Everywhere half of the world’s glaciers A key source of freshwater for 2 billion people could disappear by 2100, even under the most optimistic plans to curb global carbon emissions, according to a shocking report published on Thursday.
In a new study published in the journal Science, researchers say that every degree of warming of our planet matters when it comes to protecting glacial ice. If the planet warms 1.5°C above pre-industrial levels, the most ambitious target scientists have set for addressing climate change, 49% of glaciers are expected to disappear by the end of the century compared to 2015 levels. If the planet warms by 2.7°C, an increase expected based on climate pledges at the UN’s 2021 climate summit, the number of glaciers lost rises to 68%.
Things get worse from there.
“If there’s one thing our study takes away, it’s that every increase in temperature counts,” says David Rouse, an assistant professor at Carnegie Mellon University and lead author of the report. wrote, “We, as a society, have the potential to make a difference to save a great deal of glaciers and reduce the impacts associated with glacier loss.”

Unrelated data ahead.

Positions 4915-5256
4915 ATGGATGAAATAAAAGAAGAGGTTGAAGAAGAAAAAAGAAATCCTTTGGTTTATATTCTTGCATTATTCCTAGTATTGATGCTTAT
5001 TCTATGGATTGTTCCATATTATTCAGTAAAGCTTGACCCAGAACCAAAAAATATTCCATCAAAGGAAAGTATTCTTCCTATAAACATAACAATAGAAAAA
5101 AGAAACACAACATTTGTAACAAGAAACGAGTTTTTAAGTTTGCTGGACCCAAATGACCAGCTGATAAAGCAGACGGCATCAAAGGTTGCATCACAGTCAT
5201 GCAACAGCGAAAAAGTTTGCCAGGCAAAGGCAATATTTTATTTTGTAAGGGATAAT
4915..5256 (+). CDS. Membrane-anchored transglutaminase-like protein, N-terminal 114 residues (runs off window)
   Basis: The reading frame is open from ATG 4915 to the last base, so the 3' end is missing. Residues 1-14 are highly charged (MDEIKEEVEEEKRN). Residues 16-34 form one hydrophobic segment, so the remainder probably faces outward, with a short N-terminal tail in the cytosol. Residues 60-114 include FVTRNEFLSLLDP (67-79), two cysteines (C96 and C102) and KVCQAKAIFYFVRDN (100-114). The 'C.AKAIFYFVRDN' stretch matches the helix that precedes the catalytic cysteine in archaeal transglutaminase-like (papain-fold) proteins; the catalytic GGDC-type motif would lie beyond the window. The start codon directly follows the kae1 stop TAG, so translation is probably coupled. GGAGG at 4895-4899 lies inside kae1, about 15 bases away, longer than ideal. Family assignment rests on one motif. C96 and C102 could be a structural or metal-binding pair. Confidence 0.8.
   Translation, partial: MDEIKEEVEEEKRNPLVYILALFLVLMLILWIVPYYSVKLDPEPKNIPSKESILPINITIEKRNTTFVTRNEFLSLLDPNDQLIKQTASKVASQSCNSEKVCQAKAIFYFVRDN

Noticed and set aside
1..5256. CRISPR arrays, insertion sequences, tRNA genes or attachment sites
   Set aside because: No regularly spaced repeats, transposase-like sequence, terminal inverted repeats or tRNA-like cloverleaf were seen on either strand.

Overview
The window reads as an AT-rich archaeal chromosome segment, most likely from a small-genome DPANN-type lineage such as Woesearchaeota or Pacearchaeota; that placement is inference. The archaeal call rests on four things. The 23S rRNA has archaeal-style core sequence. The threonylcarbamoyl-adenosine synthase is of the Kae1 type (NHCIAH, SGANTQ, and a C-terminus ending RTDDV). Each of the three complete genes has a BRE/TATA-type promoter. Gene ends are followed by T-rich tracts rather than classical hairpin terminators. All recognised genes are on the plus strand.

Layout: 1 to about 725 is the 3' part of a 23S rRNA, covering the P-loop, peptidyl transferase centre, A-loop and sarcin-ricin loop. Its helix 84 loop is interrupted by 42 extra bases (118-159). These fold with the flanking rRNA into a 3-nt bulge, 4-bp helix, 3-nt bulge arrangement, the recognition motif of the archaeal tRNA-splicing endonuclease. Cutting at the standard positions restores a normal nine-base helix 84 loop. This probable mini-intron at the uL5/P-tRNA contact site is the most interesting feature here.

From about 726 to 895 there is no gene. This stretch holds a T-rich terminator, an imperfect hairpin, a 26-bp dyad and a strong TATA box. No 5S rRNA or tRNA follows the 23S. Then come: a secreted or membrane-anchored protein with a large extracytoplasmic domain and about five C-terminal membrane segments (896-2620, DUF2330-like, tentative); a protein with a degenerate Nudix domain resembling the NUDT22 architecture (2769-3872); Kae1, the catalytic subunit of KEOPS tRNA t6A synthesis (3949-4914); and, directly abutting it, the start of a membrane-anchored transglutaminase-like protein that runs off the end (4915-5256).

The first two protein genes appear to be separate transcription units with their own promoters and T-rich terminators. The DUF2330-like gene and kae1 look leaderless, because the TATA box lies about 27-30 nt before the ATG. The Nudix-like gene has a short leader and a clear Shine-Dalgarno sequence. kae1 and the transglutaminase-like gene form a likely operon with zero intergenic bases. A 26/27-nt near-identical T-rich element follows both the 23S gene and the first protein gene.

The study used new techniques to study satellite data to help researchers predict how each glacier on the planet would respond to warming scenarios. Those at lower latitudes would be more sensitive to warming, and some regions, including western Canada, the US and New Zealand, could lose 60% to 100% of their glacial mass under high warming scenarios.
The loss of glaciers, which can spread for miles like frozen rivers, will directly contribute to sea level rise. The report estimates sea level rise of about 3.5 inches if warming is limited to 1.5 degrees Celsius, 4.5 inches at 2.7 degrees of warming and 5 inches at 3 degrees below pre-industrial levels.
The study includes about 215,000 glaciers, but excludes the massive Greenland and Antarctic ice sheets. Scientists have long said that climate change will cause massive losses in ice levels in those regions, leading to environmental disruption and more sea level rise,
The planet’s glaciers have been shrinking for decades, threatening iconic tourist and cultural sites, including Glacier National Park in the United States and last remaining glacier in africa, But rising temperatures will have a direct impact on hundreds of millions of people who depend on the annual season of freeze and thaw of glaciers for their fresh water, such as in the Hindu Kush-Himalayan region and parts of Europe.
the authors warned on Thursday that the planet is not on track To keep global warming to 1.5°C above pre-industrial levels, insisting the findings should prompt countries to adopt far more ambitious climate targets to help preserve glacial ice.
The paper reads, “Accelerating glacier mass loss as global temperatures rise beyond 1.5C stresses the urgency of setting more ambitious climate pledges to preserve glaciers in these mountain regions.”
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